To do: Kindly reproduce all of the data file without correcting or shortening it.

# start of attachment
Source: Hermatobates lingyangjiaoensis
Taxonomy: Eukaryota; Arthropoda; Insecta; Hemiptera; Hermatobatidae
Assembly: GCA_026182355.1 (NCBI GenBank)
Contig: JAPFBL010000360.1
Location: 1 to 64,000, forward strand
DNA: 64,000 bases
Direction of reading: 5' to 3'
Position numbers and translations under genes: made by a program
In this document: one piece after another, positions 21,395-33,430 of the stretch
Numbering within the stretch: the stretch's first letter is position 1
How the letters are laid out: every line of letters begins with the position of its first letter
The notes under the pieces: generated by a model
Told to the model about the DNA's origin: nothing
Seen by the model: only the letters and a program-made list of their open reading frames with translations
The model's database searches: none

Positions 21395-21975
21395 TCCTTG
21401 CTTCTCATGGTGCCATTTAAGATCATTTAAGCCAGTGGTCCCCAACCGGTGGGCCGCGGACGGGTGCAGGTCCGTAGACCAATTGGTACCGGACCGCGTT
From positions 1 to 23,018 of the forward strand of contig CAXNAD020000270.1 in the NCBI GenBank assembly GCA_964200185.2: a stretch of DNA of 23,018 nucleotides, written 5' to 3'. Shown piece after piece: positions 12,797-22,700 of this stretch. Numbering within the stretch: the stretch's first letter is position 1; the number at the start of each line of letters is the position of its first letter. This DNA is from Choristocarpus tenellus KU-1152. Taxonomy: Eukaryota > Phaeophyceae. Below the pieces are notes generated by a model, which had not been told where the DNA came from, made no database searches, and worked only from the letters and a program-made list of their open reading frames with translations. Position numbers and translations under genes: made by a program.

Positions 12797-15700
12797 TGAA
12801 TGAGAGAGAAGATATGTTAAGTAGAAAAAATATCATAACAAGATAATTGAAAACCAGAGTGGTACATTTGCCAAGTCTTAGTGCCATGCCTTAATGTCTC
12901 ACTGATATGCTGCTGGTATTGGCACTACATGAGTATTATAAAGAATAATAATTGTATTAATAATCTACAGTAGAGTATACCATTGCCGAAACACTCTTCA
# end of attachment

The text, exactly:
Source: Hermatobates lingyangjiaoensis
Taxonomy: Eukaryota; Arthropoda; Insecta; Hemiptera; Hermatobatidae
Assembly: GCA_026182355.1 (NCBI GenBank)
Contig: JAPFBL010000360.1
Location: 1 to 64,000, forward strand
DNA: 64,000 bases
Direction of reading: 5' to 3'
Position numbers and translations under genes: made by a program
In this document: one piece after another, positions 21,395-33,430 of the stretch
Numbering within the stretch: the stretch's first letter is position 1
How the letters are laid out: every line of letters begins with the position of its first letter
The notes under the pieces: generated by a model
Told to the model about the DNA's origin: nothing
Seen by the model: only the letters and a program-made list of their open reading frames with translations
The model's database searches: none

Positions 21395-21975
21395 TCCTTG
21401 CTTCTCATGGTGCCATTTAAGATCATTTAAGCCAGTGGTCCCCAACCGGTGGGCCGCGGACGGGTGCAGGTCCGTAGACCAATTGGTACCGGACCGCGTT
From positions 1 to 23,018 of the forward strand of contig CAXNAD020000270.1 in the NCBI GenBank assembly GCA_964200185.2: a stretch of DNA of 23,018 nucleotides, written 5' to 3'. Shown piece after piece: positions 12,797-22,700 of this stretch. Numbering within the stretch: the stretch's first letter is position 1; the number at the start of each line of letters is the position of its first letter. This DNA is from Choristocarpus tenellus KU-1152. Taxonomy: Eukaryota > Phaeophyceae. Below the pieces are notes generated by a model, which had not been told where the DNA came from, made no database searches, and worked only from the letters and a program-made list of their open reading frames with translations. Position numbers and translations under genes: made by a program.

Positions 12797-15700
12797 TGAA
12801 TGAGAGAGAAGATATGTTAAGTAGAAAAAATATCATAACAAGATAATTGAAAACCAGAGTGGTACATTTGCCAAGTCTTAGTGCCATGCCTTAATGTCTC
12901 ACTGATATGCTGCTGGTATTGGCACTACATGAGTATTATAAAGAATAATAATTGTATTAATAATCTACAGTAGAGTATACCATTGCCGAAACACTCTTCA